Steve Jones: Why creationism is wrong and evolution is right

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Professor Steve Jones presented a lecture at the Royal Society on evolution and creationism. The lecture can be watched at this link

Science is about disbelief. It accepts that all knowledge is provisional and that any theory might in principle be disproved. Some theories are better established than others: the earth is probably not flat, babies are almost certainly not brought by storks, and men and dinosaurs are unlikely to have appeared on earth within the past few thousand years. Even so, nothing is sacred in 1905 classical physics collapsed after a seemingly trivial observation about glowing gases and the same is potentially true for all other scientific theories.

Unlike ID, science is indeed tentative and can accept false positives. In addition, science can in fact accept our ignorance in some matters. This ignorance is often seen as evidence for design. Such gap arguments are what make Intelligent Design scientifically vacuous.

Many biologists are worried by a recent and unexpected return of an argument based on belief by the certainty, untestable and unsupported by evidence, that life did not evolve but appeared by supernatural means. Worldwide, more people believe in creationism than in evolution. Why do no biologists agree? Steve Jones will talk about what evolution is, about new evidence that men and chimps are close relatives and about how we are, nevertheless, unique and why creationism does more harm to religion than it does to science.

I will have to listen to Jones’s talk. I certainly agree with him that intelligent design does a lot of harm to religion. As far as science is concerned, it mostly serves to confuse people with what many have come to accept as a scientifically vacuous approach.

Steve Jones won the Aventis Prize for Science Books (then known as the Rhone-Poulenc Prize) in 1994 for ‘The Language of the Genes’. In 1997 he was awarded the Royal Society’s Michael Faraday Prize - the UK’s foremost award for communicating science to the public.

8 Comments

Thanka for the link, I also signed up for future notifications of web casts. SJ is terrific, maybe the next Sagan.

I just watched it. It was entertaining. I wish they’d been able to capture the slides. Jones is indeed a good speaker. I disagree with him that creationists in the US are a real danger. Salvador, DaveScot, Paul Nelson, Casey Luskin…these guys can’t find their own butts with both hands and a map.

An interesting lecture, even though my knowledge of Biology is limited.

However, expect some sort of creationist response over the next few days. I’m sure the boffins at AIG are working on this right now. Ham will harp back to the BBC’s Newsnight programme were he tackles Steve Jones on Salmon evolution and describes it as “speciation”. “Even though they have changed they are still Salmon”. With regard to HIV they will say that it is still just a virus ! Their response will be very predictable.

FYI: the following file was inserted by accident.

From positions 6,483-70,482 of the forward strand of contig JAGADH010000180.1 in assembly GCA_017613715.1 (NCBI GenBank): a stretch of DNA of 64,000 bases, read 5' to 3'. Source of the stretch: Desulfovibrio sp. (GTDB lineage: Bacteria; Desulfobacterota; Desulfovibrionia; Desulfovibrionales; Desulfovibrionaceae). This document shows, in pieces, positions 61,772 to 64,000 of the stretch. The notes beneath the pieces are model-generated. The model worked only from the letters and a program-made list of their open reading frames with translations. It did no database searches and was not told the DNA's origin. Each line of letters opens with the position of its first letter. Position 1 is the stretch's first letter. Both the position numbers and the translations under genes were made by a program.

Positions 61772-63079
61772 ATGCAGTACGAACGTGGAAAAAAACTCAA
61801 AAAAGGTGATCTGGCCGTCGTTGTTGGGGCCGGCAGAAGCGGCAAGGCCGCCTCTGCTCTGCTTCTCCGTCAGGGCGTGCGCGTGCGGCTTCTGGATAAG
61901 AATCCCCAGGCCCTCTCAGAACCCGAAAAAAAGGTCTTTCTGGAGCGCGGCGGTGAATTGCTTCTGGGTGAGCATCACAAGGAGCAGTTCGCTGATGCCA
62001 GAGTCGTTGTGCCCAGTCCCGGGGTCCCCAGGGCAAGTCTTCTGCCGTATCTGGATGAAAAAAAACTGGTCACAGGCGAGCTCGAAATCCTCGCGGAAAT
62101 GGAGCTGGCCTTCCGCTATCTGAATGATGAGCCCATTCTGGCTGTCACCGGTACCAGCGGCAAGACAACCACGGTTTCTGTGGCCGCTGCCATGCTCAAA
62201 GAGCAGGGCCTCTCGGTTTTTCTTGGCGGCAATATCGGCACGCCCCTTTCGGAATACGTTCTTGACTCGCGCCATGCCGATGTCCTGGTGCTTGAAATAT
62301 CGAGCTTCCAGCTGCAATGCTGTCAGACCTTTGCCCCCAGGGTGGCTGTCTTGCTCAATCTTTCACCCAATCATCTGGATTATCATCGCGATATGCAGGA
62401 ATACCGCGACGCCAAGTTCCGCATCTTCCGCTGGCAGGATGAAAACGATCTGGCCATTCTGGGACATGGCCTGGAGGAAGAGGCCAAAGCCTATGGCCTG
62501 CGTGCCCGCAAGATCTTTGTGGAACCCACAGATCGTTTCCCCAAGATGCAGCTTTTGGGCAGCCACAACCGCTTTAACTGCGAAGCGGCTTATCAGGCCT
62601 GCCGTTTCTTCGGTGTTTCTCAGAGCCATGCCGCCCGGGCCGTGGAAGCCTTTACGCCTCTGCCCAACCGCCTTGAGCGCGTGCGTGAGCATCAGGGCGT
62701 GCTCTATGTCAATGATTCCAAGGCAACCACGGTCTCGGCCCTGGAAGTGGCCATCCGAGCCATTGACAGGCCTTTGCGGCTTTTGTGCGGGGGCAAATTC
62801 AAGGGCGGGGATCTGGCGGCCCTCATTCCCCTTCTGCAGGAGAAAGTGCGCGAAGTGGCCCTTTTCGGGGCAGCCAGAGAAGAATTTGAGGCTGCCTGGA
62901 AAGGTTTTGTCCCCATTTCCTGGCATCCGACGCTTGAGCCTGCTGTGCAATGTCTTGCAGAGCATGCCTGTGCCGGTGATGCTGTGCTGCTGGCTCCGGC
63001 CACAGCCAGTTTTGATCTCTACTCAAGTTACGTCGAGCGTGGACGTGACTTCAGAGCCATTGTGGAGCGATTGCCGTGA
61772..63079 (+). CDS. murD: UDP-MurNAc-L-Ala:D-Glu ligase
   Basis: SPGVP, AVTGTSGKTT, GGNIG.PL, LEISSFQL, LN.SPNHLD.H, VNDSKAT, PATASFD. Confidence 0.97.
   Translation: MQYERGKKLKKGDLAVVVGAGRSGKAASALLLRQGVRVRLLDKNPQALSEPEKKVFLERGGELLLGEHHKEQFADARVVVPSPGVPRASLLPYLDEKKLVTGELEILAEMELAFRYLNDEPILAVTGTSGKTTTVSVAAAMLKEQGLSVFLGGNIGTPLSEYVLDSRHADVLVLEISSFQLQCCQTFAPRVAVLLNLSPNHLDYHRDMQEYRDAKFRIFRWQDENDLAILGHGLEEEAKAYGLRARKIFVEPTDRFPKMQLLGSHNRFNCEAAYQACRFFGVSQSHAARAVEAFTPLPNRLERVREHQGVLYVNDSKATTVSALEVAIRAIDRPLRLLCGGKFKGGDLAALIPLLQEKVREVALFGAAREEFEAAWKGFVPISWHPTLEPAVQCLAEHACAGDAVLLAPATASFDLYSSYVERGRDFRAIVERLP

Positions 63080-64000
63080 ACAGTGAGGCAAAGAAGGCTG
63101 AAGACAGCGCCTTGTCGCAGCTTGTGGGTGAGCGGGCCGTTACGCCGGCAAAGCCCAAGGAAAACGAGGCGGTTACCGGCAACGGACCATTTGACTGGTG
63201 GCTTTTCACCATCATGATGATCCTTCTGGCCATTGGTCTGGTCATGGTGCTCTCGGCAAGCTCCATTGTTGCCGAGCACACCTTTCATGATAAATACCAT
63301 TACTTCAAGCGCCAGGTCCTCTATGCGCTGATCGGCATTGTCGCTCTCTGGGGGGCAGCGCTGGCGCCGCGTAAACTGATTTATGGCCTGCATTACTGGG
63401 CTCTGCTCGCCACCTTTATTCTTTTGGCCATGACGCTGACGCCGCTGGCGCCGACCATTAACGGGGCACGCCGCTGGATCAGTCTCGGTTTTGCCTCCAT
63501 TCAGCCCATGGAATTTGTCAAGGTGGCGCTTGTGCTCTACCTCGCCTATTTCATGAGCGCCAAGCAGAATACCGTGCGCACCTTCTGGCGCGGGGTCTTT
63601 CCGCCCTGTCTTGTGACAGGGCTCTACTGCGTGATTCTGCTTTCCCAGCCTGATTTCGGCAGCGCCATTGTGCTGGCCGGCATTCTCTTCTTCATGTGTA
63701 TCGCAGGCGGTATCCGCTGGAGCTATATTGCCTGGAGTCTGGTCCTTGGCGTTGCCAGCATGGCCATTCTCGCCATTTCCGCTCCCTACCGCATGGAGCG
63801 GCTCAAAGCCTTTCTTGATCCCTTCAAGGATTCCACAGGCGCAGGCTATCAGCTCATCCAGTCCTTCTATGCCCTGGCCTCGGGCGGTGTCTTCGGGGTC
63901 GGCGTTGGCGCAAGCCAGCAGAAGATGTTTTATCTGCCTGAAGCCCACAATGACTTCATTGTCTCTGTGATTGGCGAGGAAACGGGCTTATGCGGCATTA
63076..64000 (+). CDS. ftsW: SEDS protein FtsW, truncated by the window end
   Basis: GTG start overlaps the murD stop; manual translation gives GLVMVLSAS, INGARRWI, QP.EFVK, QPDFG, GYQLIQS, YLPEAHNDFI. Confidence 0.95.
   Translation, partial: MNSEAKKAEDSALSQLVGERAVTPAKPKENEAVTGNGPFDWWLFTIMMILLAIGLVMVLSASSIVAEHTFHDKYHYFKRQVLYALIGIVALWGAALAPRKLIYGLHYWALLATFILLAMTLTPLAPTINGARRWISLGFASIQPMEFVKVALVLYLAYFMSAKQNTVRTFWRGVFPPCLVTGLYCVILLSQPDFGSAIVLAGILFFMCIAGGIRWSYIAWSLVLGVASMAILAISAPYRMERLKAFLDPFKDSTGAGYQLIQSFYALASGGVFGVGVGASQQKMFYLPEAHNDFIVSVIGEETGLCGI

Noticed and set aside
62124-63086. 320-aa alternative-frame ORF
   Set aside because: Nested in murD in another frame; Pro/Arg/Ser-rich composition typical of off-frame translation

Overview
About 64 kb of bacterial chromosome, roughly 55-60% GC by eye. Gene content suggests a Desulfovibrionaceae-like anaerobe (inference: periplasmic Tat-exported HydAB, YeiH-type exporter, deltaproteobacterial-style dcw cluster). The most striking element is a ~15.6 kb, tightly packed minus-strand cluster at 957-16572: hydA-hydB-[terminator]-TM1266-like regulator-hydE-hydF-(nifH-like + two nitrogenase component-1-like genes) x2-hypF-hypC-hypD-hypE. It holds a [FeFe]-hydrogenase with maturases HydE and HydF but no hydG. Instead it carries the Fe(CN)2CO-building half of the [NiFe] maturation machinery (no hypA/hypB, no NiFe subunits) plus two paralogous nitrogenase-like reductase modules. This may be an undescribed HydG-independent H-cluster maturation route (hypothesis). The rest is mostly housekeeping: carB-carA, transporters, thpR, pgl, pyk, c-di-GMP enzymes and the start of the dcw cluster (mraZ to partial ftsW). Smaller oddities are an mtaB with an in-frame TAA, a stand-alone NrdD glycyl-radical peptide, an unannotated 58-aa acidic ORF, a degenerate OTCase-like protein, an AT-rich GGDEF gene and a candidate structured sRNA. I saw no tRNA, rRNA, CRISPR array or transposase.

I would also say that the rise in creationism in the UK is due in no small part to AIG (UK)’s efforts. He’s right to be worried about it in the US. Creationist ideas may be scientifically redundant but try telling that to the ordinary Joe Public ? When a guy with a PhD and a string of letters after his name challenges evolution it can be very persuasive to lay people with no scientific knowledge.

As for languages, has he not heard of the tower of Babel ? (I’m being sarcastic by the way !)

SJ is terrific, maybe the next Sagan.

Hopefully he can avoid reproducing Cosmic Carl’s The Amniotic Universe.

I watched it a week or two ago. I agree that it was entertaining and informative … but it struck me as a “preaching to the choir” presentation. I did not think that it did a particularly good job of addressing the question and demonstrating the imbalance bewteen the two sides.

I just watched it. It was entertaining. I wish they’d been able to capture the slides.

Apparantly they’re working on an enhanced webcast which will include the slides.

The Royal Society have recently made a strong statement about creationism and evolution:

Royal Society statement on evolution, creationism and intelligent design’

The Royal Society is the oldest and most distinguised academic and scientific society in the world. Membership is considered an honour second only to that of getting a Noble prize - Dembski is still waiting for his invitation, but even his maths ought to tell him this is pretty improbable.

While your on the site you might want to look at the parting address that Lord May made last year - he covers the assault on science in general - including Global Warming Denial and tha Pope’s attitude to condom use - and ends with an attack on creationism in schools:

As a document: http://www.royalsoc.ac.uk/downloaddoc.asp?id=2414

and a video of the speech: Threats to tommorrow’s world

What Use is Half a Wing in Evolution of Birds?

About: What Use Is Half a Wing in the Ecology and Evolution of Birds?

Authors: Dial, Kenneth P.; Randall, Ross J.; Dial, Terry R.

Source: BioScience, Volume 56, Number 5, May 2006, pp. 437-445(9)

Publisher: American Institute of Biological Sciences

Dean Morrison Wrote:

Apparantly they’re working on an enhanced webcast which will include the slides.

Hi, the slides have been shown alongside the Webcast since launch (if you’re not seeing them check the browser compatibility link - basically your choice is IE or Firefox) and they’re also included in the enhanced Podcast that was launched last week.

About this Entry

This page contains a single entry by PvM published on April 29, 2006 7:20 PM.

Royal Society statement on evolution, creationism and intelligent design was the previous entry in this blog.

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